Can this, then, be identified as a photograph of either Ane Nielsen (1844-1905) or of Maren Knudsen (1838-1923), both of Vestervig, Denmark? It seems likely that it is a photograph of one of the two women, but unless another photograph of either Ane or Maren turns up for comparison—or a more conclusively identified copy of this same photograph—it is impossible to be absolutely certain. A handwriting comparison could also be conducted thanks to the inscription on the back of the photograph. In either case, the bond between this woman and her dog is certainly charming to behold and the photograph was surely treasured by whomever received it.

Copyright © 2021 Melanie Frick. All Rights Reserved.

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The Olsens in the Old Country

Niels Olsen and Juliane Sophie Hennike spent the first twenty-two years of their married life in their native Denmark before venturing together to America.

They had married on 30 July 1852 in Haraldsted, Soro, Denmark. A nineteenth-century stereoscope image of what appears to be the church at Haraldsted was handed down through descendants of their second son, along with a stereoscope image that preserves the view of the village itself.

Haraldsted, Soro, Denmark, 1800s; digital image 2019, privately held by Stevan Worley.

The couple resided in Osted, ten miles or so northeast of Haraldsted, in the early years of their marriage; this is where their sons Ole and Johan Henrik were born and baptized in 1853 and 1855. Niels, Juliane, and Ole appeared in the 1855 census here with two servants in their household, prior to the birth of Johan Henrik. Niels was a farmer.

The family relocated to the Orslevvester district five miles southwest of Haraldsted, near the village of Gyrstinge, within a year or two. Here their children Karen Sophia Dorthea, Karen Kirstine, Sesilie Johanne, Frederik, Anders Christian, Jens Christian, and Anders Julius were born and baptized between the years 1857 and 1871.

Haraldsted, Soro, Denmark, 1800s; digital image 2019, privately held by Stevan Worley.

The 1860 and 1870 Danish census records raise questions about the family’s living situation. In 1860, Niels and Juliane, by then the parents of three children, lived only with their youngest child at the time, daughter Karen Sophie Dorthea, age three. Where were their sons Ole and Johan Henrik? Ole, age seven, lived in Osted with his maternal grandmother. Johan Henrik’s location is less clear, but a census index indicates that a “Jens” Nielsen, age four, born in Osted, was a “foster child” in Jyrstup, located roughly between Osted and Orslevvester.

Although it seems odd that the Ole and Johan would not have lived in their parents’ household, it should be noted that Juliane was in the late stages of pregnancy in early 1860. One could speculate that she might have been unwell and therefore her older children were placed with relatives or friends for a temporary period.

There was no census in 1865 to give an idea of the family’s household structure, but in 1870, Niels and Juliane continued to reside in Orslevvester with five of their seven surviving children: Johan Henrik, Karen Kristine, Sesilie Johanne, Frederick, and Jens Christian.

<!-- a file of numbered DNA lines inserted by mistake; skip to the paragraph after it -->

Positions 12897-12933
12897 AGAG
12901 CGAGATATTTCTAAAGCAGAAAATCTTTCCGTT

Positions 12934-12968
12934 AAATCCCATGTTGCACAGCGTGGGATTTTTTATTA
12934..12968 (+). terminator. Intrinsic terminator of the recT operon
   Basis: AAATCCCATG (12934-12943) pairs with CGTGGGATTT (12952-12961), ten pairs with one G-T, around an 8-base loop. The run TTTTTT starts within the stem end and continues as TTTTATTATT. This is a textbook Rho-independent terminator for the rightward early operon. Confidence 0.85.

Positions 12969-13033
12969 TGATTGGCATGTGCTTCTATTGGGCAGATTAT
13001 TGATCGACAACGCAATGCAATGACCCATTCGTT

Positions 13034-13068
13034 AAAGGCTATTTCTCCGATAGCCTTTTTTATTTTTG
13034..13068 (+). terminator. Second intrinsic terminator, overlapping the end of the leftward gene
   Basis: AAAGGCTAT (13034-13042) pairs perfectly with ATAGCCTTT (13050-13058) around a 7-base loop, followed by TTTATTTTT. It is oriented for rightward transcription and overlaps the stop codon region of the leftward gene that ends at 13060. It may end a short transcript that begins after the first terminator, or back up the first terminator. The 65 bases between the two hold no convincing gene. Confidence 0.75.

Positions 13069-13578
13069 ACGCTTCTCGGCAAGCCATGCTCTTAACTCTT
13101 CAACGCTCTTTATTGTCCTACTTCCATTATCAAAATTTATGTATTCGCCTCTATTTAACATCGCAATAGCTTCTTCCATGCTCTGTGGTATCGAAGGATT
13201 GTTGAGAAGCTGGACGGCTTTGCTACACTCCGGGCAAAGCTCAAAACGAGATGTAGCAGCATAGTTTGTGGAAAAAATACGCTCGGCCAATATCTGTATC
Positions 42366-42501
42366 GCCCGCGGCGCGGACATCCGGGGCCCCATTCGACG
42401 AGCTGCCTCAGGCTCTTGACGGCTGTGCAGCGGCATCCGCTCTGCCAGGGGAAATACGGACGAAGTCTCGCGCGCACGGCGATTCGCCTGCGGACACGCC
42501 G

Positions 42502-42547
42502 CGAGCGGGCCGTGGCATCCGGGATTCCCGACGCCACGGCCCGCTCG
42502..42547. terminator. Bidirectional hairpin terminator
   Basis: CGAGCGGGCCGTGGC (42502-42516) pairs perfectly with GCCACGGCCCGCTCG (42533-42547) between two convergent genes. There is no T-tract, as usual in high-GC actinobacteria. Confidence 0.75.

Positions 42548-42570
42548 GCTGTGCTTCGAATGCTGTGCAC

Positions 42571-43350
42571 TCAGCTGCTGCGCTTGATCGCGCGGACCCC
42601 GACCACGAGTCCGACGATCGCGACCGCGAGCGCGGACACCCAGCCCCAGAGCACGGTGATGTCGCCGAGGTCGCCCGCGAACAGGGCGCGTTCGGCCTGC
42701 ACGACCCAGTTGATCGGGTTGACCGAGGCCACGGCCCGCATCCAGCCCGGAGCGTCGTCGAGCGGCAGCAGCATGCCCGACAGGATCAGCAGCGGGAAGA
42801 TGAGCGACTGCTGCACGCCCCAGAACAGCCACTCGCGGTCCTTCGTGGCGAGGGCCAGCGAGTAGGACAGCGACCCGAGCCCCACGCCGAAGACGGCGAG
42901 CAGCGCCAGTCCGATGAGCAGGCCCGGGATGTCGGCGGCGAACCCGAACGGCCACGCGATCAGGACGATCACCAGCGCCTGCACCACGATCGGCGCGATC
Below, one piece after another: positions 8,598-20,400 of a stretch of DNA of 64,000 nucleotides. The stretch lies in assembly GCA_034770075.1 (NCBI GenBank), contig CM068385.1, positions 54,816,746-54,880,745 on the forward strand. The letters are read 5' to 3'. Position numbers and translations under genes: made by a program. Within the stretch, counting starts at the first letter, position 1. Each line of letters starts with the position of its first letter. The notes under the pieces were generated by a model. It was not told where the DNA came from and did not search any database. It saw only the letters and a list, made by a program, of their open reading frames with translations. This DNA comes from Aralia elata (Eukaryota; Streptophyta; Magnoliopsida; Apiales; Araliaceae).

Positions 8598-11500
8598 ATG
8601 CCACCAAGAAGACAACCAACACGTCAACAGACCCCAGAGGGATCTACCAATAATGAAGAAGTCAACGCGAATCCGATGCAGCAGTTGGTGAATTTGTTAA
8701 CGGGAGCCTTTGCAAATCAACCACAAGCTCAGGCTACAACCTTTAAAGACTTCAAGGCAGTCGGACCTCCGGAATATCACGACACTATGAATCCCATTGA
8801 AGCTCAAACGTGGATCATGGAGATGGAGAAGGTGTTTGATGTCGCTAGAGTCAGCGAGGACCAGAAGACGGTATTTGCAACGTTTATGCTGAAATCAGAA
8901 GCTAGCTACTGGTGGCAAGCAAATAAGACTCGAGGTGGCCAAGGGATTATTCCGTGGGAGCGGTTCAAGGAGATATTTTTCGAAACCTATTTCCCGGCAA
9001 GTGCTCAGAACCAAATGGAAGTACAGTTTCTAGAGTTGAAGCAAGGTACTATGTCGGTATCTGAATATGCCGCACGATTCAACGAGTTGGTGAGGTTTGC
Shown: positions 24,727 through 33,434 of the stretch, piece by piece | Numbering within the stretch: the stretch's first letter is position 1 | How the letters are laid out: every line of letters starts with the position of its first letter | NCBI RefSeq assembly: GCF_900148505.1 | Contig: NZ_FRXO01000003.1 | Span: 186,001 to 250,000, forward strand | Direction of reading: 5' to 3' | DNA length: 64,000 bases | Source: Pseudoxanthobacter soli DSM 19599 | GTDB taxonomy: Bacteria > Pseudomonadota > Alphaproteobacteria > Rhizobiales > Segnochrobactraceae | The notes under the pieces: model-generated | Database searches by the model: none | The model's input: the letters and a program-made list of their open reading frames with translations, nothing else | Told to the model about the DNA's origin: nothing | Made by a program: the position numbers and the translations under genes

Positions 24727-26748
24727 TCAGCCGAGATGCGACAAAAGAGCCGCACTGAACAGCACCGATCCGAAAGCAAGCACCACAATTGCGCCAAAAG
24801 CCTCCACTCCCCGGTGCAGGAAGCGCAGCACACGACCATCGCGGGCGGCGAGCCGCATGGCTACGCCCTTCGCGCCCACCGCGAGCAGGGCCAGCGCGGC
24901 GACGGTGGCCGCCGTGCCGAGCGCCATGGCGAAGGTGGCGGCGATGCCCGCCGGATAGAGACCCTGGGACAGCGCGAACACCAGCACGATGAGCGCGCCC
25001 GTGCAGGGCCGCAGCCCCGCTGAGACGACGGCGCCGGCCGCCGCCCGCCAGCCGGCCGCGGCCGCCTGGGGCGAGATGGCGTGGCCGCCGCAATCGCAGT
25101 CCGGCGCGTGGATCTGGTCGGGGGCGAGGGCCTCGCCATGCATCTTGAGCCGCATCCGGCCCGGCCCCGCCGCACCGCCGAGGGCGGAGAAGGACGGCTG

Olsen Family Home, Soro, Denmark, 1800s; digital image 2019, privately held by Stevan Worley.

Their oldest son Ole, sixteen, and oldest daughter Karen Sophie Dorthea, twelve, resided in a household in Haraldsted where they were recorded as foster children. Three servants, ages sixteen, eighteen, and twenty also resided in the household, so it is notable that their statuses differed from those of Ole and Dorthea; however, the sixteen-year-old servant was female, and one possible theory is that males might not have been considered to be grown men and therefore actual servants until an older age. It seems plausible that the brother and sister may have worked in exchange for room and board, if not yet for a wage; whether they had left their family home for work experience or due to space constraints or poverty is unknown.

In any case, a nineteenth-century stereoscope image of what is believed to have been the family home, presumably in Orslevvester, has also been preserved by descendants. It appears to be an example of a u-shaped housebarn, a practical structure that connects the barn and the house and allows for protection from the elements in a cold climate.

In 1873, sons Ole and Johan Henrik immigrated to America, and in 1874, Niels, Juliane, and their six younger children, namely Karen Sophie Dorthea, Karen Kristine, Sesilie Johanne, Frederick, Jens Christian, and Anders Julius, followed. Their youngest child, Helena, would be born in Dakota Territory in 1875.

Family lore indicates that Niels purchased his farm near present-day Yankton, South Dakota for five hundred dollars; perhaps the sale of the family home in Denmark allowed him to make this cash purchase of good farmland at a time when many other immigrants opted to homestead for a nominal filing fee.

Niels and Juliane made a comfortable life for themselves and their children in America—and it can easily be imagined that they may have gathered around a stereoscope from time to time to view these very images and reminisce about their old home in Denmark.

Copyright © 2020 Melanie Frick. All Rights Reserved.

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A German American Family in Chicago

Several years after German immigrants Fred and Emma (Stube) Wiese of Chicago, Cook County, Illinois posed for a photograph together in their garden, they were photographed outdoors once again, this time with their children.

Fred and Emma (Stube) Wiese with children, from left, Leonard, Rose, George, and Oliver, circa 1904, Chicago, Illinois; digital image circa 2000, provenance of the original unknown.